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Nadir Soofi, left, and Elton Simpson were the two gunmen in the Garland, Texas, shooting.
Nadir Soofi, left, and Elton Simpson were the two gunmen in the Garland, Texas, shooting.
On Tuesday, Azam Soofi of Overland Park struggled to make sense of it all.

“We are grieving,” he said, standing at the threshold of his home on 158th Place.

His son, Nadir Soofi, was dead. Police had identified him, along with Elton Simpson, both of Phoenix, as the two gunmen who on Sunday, firing assault rifles, tried to enter an event in Texas where cartoonists were taking part in a contest that featured drawings of the Prophet Muhammad. Both Soofi, 34, and Simpson, 30, were stopped, killed by police.

Azam Soofi, an engineer, declined to talk about the assault. He was at a loss to reconcile the boy he knew with the actions on Sunday.

“My son was a great son,” Soofi said, “a caring soul, a beautiful person. He lived a real privileged life all his life.”

Soofi said it was through news accounts that he first became aware of his son’s involvement. He was shocked.

“He was a very humble, soft-spoken person,” Soofi said of his son, who did not grow up in the Kansas City area. Azam Soofi moved here about 5 years ago.

Soofi’s wife, Nadia Azam, who later came to the door, spoke at a frustrated pitch, not at all excusing her stepson’s actions on Sunday, she said, but raising questions about the purpose of the cartoon contest.

“My question is,” she said, “what did they (the event organizers) get out of this? How was this event a productive thing for either now or in the future? How was this productive for the average U.S. citizen? Can you answer that one question? How does it make America a better place? This is what I want to know.”

She said it was not for her to judge whether the event was designed as an expression of free speech or to incite.

“That’s for scholars to debate,” she said. “But when you beef up security so much, you know that what you’re doing is either illegal or immoral.”

She continued.

“He didn’t have to do it,” she said of Nadir Soofi’s actions. “I’m not defending him. I’m not saying what he did was right or wrong. But how was this event productive? What did it accomplish?”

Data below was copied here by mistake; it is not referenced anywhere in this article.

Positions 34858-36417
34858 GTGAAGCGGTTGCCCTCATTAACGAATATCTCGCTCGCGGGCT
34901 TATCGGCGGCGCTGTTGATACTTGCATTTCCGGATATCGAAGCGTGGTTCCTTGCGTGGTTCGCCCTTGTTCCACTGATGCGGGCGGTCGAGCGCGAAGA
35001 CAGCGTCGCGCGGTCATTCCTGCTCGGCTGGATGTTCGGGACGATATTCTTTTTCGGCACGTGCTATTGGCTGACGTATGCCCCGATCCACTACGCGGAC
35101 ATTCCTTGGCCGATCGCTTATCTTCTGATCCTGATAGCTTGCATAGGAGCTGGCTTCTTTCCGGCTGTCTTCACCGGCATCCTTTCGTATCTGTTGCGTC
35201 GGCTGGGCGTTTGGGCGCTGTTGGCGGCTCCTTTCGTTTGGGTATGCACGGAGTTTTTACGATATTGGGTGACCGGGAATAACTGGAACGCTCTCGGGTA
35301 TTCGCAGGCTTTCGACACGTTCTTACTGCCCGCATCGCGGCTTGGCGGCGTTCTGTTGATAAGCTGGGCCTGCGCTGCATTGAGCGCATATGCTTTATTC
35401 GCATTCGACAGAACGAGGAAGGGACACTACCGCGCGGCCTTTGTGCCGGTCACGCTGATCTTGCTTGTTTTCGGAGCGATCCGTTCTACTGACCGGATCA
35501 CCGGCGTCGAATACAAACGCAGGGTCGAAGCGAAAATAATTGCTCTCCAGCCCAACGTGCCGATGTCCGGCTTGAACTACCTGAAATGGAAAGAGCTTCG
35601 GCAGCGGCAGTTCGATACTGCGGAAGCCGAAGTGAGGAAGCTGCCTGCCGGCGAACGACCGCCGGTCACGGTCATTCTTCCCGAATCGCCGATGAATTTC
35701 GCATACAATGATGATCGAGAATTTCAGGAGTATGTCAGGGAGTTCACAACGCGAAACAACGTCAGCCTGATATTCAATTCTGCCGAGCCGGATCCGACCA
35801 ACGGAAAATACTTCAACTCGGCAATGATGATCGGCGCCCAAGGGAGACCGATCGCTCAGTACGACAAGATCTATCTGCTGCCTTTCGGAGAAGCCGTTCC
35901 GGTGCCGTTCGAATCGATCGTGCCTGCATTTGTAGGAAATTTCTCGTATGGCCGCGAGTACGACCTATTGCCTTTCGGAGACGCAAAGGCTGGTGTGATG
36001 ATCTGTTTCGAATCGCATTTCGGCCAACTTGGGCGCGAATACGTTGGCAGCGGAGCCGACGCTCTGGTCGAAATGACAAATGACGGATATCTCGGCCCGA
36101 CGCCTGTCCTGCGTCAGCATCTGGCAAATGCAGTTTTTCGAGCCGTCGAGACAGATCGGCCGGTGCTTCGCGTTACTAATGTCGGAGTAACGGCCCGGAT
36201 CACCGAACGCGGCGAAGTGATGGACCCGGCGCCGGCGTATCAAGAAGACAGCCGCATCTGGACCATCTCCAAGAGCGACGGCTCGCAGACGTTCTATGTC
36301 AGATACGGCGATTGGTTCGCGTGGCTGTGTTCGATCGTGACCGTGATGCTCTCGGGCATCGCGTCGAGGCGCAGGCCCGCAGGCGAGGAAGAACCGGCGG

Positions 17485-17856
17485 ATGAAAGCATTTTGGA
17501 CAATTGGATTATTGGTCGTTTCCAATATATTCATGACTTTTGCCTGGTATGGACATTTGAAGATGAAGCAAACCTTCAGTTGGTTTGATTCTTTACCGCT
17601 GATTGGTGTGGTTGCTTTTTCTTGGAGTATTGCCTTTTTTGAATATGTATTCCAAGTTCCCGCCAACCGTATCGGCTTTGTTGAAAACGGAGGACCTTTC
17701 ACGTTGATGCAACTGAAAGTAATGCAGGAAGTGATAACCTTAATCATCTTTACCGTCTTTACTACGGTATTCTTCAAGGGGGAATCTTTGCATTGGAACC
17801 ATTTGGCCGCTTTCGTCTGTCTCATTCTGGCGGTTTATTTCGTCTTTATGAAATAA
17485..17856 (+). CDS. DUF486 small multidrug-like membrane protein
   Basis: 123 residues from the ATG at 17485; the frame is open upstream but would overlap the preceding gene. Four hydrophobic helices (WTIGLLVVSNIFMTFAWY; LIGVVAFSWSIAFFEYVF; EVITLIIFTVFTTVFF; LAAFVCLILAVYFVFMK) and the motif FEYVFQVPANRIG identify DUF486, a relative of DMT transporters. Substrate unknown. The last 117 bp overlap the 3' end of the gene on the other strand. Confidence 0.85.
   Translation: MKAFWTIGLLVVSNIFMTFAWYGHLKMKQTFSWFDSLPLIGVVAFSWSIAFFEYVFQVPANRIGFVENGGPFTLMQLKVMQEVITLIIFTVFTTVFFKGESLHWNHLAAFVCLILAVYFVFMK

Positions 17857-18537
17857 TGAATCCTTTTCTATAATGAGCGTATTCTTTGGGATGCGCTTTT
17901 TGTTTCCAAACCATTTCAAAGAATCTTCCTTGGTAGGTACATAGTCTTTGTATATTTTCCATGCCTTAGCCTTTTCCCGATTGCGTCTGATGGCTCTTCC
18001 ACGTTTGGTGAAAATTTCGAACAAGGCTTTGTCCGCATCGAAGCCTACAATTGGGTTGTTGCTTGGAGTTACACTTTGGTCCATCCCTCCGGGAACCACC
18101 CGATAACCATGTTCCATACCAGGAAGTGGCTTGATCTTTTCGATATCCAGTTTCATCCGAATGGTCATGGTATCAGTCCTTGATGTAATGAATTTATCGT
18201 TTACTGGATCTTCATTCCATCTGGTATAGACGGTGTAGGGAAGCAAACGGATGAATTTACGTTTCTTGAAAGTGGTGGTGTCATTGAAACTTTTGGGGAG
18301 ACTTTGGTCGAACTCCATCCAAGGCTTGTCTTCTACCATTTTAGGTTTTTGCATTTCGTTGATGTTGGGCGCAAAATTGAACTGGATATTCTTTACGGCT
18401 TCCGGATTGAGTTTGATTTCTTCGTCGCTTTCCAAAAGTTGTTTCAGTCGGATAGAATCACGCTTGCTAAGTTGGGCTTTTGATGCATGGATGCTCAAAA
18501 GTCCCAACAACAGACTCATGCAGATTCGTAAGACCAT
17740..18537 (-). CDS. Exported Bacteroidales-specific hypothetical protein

Federal authorities say Soofi and Simpson were wearing body armor, and one of the men shot a security officer in the leg before a Garland police officer fired on the two gunmen. After his initial shots, nearby SWAT officers also fired at the attackers. The security officer was treated at a hospital and released.

On Tuesday, the Islamic State group claimed responsibility for the assault, marking the first time the terror group has taken credit for an attack in the United States. But it was unclear whether the group actually directed Sunday’s shooting in the Dallas suburb or if the two gunmen were inspired by the group to act on their own.

Simpson was arrested in 2010 after being the focus of a four-year terror investigation. But despite amassing more than 1,500 hours of recorded conversations, including Simpson’s discussions about fighting nonbelievers for Allah and plans to link up with “brothers” in Somalia, the government prosecuted him on only one minor charge — lying to a federal agent. He faced three years of probation and $600 in fines and court fees.

Simpson had worshiped at the Islamic Community Center of Phoenix for about a decade, but he quit showing up over the past two or three months, the president of the mosque said.

The Kansas City Star

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